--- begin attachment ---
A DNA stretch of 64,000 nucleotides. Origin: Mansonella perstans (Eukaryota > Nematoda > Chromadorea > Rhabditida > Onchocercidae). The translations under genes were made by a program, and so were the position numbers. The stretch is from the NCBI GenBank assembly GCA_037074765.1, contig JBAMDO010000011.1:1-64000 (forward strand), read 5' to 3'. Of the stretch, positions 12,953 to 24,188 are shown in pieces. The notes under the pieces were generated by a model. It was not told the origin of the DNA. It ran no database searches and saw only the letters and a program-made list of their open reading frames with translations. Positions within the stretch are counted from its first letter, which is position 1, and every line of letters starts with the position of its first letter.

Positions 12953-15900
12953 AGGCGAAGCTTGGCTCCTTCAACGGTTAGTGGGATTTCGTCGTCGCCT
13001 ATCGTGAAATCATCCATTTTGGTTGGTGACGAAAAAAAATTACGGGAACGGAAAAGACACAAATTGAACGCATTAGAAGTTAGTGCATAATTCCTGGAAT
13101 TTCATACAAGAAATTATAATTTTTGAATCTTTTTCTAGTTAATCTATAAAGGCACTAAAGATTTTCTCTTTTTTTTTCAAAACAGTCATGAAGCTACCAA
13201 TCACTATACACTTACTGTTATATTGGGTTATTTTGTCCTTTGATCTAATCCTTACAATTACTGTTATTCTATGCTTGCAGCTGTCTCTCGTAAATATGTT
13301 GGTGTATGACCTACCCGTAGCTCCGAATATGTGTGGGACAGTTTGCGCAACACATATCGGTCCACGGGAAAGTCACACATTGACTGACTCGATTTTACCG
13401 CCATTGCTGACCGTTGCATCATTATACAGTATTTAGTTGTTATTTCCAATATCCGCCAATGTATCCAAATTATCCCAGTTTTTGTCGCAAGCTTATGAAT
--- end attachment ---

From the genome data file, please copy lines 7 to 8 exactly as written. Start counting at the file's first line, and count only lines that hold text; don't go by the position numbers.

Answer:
13301 GGTGTATGACCTACCCGTAGCTCCGAATATGTGTGGGACAGTTTGCGCAACACATATCGGTCCACGGGAAAGTCACACATTGACTGACTCGATTTTACCG
13401 CCATTGCTGACCGTTGCATCATTATACAGTATTTAGTTGTTATTTCCAATATCCGCCAATGTATCCAAATTATCCCAGTTTTTGTCGCAAGCTTATGAAT